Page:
We live in a society today where marriage and family are no longer seen as sacred, permanent and unconditional.  This lack of stability hurts the entire country.  The increasing number of second marriages, the resulting stepfamilies, and the even higher divorce rates occurring after the stepfamilies are created all contribute to the problem.  It’s not just the dissolution of the nuclear family that’s so destructive – it’s what happens afterwards.

When Kids See Smut Online

Should parents be concerned about Internet porn?

Yes!

The thing parents should be worried about most is the victimization of their children.  Whether it’s being preyed upon by a pedophile or experiencing crass sex totally disconnected from intimacy, it’s all victimization.
 
Today’s kids live in a culture where hard-core pornography is everywhere.  Kids have an arsenal of portable devices these days which enable them to go online just about anywhere.  Even if you monitor them closely at home by getting them to use child-friendly search engines and setting up OpenDNS or other parental controls, you still might not be able to stop them from looking at porn.  They could see it at a friend’s house, on a cell phone, or someplace where there’s public access to the Internet – like the library or at school.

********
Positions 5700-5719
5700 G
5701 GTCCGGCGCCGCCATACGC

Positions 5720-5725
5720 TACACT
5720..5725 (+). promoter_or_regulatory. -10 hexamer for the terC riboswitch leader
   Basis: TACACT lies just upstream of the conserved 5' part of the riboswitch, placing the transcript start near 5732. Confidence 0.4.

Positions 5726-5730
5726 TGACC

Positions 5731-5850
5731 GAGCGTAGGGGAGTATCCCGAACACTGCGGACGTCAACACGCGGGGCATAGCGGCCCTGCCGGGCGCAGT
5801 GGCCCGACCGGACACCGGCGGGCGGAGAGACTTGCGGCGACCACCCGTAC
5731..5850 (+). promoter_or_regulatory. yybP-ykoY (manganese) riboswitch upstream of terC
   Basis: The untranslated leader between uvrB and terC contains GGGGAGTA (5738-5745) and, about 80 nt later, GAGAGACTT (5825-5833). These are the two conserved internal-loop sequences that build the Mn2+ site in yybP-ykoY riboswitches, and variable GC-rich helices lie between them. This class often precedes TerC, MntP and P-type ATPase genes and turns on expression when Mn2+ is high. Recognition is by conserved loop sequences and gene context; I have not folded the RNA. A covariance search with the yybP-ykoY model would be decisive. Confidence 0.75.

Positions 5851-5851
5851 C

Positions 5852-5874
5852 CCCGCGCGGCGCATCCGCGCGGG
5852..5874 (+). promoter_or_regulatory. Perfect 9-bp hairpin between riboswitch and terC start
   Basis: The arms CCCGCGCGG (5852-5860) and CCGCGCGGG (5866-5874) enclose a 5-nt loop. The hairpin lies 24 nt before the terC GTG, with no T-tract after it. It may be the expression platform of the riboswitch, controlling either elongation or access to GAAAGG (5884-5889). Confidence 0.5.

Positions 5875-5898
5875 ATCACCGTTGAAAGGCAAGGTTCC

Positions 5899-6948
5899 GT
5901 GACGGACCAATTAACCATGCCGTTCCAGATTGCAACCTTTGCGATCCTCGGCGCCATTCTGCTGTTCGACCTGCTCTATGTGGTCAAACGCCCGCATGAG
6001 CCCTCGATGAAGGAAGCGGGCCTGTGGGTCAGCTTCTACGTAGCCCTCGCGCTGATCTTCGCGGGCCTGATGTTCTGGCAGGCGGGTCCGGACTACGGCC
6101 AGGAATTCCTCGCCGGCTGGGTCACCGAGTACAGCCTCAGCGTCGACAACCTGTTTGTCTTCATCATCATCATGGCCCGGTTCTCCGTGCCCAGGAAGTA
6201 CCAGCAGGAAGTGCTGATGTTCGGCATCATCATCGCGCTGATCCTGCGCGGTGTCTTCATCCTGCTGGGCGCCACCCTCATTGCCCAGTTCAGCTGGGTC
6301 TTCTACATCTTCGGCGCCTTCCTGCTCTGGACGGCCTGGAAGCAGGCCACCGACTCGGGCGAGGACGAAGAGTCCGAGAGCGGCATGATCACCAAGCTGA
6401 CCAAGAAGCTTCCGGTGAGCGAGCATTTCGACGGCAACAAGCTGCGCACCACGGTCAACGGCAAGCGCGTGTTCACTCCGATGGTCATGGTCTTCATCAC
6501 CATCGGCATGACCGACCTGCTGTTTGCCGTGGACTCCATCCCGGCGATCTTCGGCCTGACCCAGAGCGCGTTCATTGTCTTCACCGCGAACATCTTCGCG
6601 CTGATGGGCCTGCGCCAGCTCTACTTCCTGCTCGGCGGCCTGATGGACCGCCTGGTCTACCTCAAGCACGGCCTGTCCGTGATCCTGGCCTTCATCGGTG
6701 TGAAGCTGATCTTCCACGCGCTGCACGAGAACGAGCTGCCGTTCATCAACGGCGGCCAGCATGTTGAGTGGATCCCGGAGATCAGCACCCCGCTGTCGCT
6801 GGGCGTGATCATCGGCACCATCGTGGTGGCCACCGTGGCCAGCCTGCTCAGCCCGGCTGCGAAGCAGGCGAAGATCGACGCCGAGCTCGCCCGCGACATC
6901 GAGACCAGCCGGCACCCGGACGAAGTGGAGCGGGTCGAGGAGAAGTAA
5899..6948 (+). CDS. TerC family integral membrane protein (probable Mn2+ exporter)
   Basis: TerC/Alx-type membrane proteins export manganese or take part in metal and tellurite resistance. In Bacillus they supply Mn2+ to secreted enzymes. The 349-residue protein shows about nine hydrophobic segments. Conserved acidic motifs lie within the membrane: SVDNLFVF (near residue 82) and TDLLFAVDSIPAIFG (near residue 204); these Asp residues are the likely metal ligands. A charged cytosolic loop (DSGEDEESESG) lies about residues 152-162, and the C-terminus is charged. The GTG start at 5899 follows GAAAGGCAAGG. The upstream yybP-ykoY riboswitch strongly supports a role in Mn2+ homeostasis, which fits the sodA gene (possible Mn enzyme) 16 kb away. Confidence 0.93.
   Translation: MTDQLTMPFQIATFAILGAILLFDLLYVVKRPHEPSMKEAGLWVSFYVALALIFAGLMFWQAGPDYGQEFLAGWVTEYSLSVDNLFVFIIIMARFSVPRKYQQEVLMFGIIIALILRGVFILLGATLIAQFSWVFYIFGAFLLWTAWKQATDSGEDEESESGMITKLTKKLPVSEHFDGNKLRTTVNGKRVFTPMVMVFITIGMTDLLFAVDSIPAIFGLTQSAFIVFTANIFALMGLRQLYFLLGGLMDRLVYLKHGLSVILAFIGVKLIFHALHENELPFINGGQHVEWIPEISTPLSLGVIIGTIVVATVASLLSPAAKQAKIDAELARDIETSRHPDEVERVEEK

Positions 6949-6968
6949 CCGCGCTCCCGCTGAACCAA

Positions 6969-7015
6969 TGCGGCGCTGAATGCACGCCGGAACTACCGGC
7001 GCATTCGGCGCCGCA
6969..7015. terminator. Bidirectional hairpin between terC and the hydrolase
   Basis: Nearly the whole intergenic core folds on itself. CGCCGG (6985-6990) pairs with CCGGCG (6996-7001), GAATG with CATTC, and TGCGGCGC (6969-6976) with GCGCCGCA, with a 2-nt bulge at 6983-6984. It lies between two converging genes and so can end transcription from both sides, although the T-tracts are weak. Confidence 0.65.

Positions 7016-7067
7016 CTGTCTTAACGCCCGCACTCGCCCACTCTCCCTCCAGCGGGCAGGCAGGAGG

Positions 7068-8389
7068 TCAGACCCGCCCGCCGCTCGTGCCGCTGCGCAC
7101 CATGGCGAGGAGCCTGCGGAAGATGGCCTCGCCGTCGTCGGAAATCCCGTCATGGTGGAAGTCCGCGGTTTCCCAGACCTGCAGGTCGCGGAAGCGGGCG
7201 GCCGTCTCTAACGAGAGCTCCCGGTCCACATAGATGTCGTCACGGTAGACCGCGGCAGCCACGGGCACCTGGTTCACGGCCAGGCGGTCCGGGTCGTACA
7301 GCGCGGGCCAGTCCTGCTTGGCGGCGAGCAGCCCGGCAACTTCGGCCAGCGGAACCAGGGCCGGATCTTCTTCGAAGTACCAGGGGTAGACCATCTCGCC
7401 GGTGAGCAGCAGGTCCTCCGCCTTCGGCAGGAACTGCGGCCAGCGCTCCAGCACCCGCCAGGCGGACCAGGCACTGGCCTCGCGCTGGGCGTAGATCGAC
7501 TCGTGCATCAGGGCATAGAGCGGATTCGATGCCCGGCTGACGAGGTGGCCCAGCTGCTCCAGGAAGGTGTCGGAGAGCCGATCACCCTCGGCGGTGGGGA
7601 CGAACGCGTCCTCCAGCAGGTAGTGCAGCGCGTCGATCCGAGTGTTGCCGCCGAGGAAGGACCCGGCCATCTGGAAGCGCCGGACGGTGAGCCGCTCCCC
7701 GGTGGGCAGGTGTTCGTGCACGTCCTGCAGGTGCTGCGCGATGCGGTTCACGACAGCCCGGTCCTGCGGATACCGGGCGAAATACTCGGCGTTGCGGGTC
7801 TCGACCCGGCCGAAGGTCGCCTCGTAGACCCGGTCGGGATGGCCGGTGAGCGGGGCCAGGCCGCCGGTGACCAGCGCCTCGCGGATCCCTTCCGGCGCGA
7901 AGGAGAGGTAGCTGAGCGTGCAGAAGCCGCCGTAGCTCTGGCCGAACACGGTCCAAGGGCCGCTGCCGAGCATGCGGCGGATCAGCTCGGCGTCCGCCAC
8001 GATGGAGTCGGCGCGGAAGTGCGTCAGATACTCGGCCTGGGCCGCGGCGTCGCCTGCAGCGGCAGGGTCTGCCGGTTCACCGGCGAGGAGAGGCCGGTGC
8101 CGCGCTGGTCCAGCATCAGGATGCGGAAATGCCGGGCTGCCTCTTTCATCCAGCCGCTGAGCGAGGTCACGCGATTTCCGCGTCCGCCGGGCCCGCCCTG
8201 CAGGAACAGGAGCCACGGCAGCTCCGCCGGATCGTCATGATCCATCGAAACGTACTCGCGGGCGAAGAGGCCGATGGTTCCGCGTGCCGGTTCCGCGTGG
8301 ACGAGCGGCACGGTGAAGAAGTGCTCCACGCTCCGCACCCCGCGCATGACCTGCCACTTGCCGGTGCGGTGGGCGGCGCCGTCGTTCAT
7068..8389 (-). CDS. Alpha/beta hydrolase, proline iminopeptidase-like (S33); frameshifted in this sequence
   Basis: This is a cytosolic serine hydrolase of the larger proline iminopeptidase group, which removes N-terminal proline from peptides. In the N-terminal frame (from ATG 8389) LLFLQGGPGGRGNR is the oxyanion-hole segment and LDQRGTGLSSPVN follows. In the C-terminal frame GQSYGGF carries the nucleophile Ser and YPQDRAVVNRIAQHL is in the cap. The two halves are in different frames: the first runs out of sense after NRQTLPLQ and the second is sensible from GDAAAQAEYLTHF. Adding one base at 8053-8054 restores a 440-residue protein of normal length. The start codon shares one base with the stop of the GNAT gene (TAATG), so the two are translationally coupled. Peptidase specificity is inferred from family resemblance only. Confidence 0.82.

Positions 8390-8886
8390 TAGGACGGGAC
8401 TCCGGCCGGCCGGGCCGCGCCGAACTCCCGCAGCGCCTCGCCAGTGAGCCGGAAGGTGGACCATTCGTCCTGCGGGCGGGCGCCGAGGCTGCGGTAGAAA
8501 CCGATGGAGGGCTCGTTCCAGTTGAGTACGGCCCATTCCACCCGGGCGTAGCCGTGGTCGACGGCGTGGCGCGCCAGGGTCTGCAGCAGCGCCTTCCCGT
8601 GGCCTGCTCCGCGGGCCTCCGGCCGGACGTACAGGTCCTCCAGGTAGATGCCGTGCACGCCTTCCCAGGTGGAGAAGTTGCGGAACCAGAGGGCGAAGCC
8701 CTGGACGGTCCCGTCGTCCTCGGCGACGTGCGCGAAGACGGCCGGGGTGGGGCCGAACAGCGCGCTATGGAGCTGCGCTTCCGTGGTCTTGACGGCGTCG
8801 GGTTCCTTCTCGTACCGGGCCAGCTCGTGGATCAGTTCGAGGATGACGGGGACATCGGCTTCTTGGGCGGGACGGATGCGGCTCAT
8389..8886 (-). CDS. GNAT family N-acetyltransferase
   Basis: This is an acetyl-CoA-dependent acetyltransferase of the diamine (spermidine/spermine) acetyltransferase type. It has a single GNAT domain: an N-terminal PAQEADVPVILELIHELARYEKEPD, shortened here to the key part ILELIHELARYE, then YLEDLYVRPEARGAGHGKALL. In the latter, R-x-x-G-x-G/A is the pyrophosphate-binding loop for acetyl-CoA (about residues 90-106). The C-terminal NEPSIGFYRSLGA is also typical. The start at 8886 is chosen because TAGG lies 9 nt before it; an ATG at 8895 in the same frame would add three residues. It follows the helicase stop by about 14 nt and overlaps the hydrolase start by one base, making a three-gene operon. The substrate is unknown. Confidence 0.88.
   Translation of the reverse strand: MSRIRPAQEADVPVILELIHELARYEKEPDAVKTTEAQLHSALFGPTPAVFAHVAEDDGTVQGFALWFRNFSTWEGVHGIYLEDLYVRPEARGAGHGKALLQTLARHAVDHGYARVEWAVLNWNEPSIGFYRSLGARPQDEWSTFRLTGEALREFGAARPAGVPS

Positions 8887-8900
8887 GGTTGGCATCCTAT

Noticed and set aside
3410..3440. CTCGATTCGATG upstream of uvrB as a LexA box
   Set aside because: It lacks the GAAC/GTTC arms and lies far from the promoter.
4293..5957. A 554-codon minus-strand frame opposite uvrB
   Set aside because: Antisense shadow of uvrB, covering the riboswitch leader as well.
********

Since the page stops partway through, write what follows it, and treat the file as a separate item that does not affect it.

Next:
As far as I’m concerned, the windows in front of Victoria’s Secret stores depict soft-core pornography.  The same goes for Abercrombie and Fitch.  When parents walk by these stores in the mall with their kids or get their catalogues in the mail, they are exposing their kids to porn. 

A lot of people call in to my radio show wanting to know if they should wait until their kid asks about sex to talk about it.  I just tell them that at that point, it’s already way too late.  You should talk to kids about sex beginning at a very, very early age because they already have a high chance of seeing porn when their age is still in the single digits.